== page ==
Iran: UN rights chief calls for end to executions for drug offences

Apr 15
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High Commissioner for Human Rights Zeid Ra’ad Al Hussein
High Commissioner for Human Rights Zeid Ra’ad Al Hussein

UN News Center
Thursday, 14 April 2016

The United Nations human rights chief today appealed to Iran to halt executions for drug offences until the new Parliament debates a proposed law that would remove the mandatory death penalty for drug crimes.

“Given the broadening recognition in Iran that death penalty does not deter drug crime and that anti-narcotics laws need to be reformed, I call on Iran to take the important first step of instituting a moratorium on the use of death penalty,” said High Commissioner for Human Rights Zeid Ra’ad Al Hussein.

Last year, at least 966 people were executed in Iran – the highest rate in more than two decades – the majority for drug offences. At least four of those executed in 2015 were juveniles. So far this year, 60 executions have reportedly been carried out in Iran, less than the number in the same period last year.

He, however, noted that five men were hanged last weekend, three of them on charges of narcotics trafficking. The other two men were convicted of murder.

In at least one of the cases, that of Rashid Kouhi, there were serious concerns about the fairness of the trial and the denial of his right to appeal. Kouhi was sentenced to death in 2012 after he was found in possession of 800 grams of crystal meth. He was executed last Saturday in Gilan province in northern Iran.

In December last year, 70 parliamentarians presented a bill to amend the existing mandatory death penalty for drug offences. The bill provides for life imprisonment in such cases. It remains to be seen whether it will be taken forward in the new Parliament.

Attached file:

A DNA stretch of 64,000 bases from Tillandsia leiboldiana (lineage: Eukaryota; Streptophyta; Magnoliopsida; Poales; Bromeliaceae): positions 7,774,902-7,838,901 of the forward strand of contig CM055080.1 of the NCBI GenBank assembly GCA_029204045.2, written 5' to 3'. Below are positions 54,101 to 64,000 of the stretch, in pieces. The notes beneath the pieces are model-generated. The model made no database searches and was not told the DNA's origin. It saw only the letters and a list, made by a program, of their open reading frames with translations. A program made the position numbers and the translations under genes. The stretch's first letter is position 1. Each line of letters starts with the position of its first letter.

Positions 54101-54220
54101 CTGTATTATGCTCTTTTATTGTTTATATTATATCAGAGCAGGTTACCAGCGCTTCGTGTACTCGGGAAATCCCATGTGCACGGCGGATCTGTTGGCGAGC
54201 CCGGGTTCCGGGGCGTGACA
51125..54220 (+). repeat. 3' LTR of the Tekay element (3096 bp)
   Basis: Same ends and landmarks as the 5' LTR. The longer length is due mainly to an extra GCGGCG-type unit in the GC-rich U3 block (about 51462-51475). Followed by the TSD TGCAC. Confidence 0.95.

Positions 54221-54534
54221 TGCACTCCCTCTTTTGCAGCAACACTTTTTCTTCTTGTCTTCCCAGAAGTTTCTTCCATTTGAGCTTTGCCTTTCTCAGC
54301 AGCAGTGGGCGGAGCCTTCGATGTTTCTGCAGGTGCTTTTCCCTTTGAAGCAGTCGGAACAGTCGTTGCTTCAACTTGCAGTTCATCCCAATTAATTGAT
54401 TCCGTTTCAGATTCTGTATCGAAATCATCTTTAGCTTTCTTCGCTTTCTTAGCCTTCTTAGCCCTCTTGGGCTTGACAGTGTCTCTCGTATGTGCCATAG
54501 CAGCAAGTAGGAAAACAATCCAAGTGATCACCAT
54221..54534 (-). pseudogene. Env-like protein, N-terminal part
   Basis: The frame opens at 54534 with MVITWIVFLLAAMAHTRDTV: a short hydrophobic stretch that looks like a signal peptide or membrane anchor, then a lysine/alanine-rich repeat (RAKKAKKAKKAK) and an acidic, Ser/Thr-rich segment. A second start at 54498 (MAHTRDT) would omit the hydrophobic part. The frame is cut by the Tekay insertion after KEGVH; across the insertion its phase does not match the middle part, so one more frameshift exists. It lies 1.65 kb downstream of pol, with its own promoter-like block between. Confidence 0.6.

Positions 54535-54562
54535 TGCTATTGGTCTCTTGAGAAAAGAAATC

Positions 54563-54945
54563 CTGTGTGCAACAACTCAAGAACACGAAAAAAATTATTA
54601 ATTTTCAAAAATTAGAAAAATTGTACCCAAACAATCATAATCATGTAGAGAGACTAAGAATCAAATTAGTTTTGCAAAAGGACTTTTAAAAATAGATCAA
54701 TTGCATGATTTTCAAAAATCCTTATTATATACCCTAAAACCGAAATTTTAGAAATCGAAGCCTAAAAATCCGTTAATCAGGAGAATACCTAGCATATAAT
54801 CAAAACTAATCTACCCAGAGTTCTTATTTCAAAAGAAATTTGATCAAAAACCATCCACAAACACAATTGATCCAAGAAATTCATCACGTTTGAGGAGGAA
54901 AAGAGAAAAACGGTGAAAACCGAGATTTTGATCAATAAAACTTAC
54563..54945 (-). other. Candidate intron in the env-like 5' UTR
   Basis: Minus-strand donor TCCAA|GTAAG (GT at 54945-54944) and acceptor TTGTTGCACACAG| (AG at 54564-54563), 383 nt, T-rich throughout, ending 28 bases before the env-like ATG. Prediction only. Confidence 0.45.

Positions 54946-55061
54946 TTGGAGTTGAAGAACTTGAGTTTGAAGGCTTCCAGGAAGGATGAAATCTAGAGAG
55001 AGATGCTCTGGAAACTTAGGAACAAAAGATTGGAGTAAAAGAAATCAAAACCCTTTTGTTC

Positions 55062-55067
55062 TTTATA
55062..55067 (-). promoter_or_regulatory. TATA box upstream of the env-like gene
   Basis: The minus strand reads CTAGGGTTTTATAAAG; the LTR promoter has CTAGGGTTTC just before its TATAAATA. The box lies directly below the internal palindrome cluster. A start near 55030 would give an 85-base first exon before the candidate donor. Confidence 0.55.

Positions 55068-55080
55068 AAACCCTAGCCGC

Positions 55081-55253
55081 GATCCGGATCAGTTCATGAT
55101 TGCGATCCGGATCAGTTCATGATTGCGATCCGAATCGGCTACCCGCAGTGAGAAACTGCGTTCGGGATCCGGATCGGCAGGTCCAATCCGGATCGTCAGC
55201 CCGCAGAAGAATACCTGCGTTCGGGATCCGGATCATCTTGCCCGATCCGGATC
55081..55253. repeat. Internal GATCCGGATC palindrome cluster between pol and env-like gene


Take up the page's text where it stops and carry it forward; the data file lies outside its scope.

“There have been encouraging signs from within Iran towards reform of the law, from the judiciary, the executive and the legislature and I hope the new Parliament will adopt these changes,” Mr. Zeid said. “But it is unfortunate that executions for drug-related offences – crimes that clearly do not meet the threshold under international human rights law for application of the death penalty – continue to be carried out in the meantime.”

He also expressed serious concerns about the large number of juvenile offenders reported to be on death row in Iran. He urged the authorities to ensure that no one is executed for offences committed under the age of 18, stressing that there is a strict prohibition against the execution of juvenile offenders in international human rights law, including in the International Covenant on Civil and Political Rights, which Iran ratified in 1975 and the Convention on the Rights of the Child, which it ratified in 1994.

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